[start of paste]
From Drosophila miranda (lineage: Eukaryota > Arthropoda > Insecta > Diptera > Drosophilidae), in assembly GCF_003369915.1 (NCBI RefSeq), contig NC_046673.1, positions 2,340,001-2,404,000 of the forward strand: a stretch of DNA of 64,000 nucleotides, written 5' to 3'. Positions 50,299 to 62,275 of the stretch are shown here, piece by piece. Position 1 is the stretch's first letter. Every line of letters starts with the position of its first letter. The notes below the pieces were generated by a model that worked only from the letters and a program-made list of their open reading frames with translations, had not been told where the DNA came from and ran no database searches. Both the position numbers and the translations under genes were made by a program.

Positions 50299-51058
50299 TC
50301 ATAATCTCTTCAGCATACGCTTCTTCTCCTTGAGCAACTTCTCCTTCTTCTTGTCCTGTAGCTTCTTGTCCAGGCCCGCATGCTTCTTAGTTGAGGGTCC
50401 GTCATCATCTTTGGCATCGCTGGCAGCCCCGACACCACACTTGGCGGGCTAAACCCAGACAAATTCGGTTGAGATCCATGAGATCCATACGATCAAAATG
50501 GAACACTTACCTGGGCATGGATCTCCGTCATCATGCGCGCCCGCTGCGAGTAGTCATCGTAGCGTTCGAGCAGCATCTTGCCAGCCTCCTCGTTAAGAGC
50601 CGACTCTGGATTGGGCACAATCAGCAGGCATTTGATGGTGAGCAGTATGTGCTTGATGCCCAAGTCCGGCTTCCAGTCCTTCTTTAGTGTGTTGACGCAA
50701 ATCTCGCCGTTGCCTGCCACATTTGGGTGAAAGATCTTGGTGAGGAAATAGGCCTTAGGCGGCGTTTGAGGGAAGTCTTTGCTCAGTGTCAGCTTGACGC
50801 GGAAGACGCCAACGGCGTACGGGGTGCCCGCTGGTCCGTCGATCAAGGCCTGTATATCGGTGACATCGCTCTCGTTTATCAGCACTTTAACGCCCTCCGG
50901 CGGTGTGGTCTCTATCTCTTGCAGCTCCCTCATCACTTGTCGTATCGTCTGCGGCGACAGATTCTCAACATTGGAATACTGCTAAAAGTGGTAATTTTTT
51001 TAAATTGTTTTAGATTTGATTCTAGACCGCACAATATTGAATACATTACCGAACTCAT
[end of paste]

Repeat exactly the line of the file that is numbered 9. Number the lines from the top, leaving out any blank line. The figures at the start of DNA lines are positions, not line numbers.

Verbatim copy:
50801 GGAAGACGCCAACGGCGTACGGGGTGCCCGCTGGTCCGTCGATCAAGGCCTGTATATCGGTGACATCGCTCTCGTTTATCAGCACTTTAACGCCCTCCGG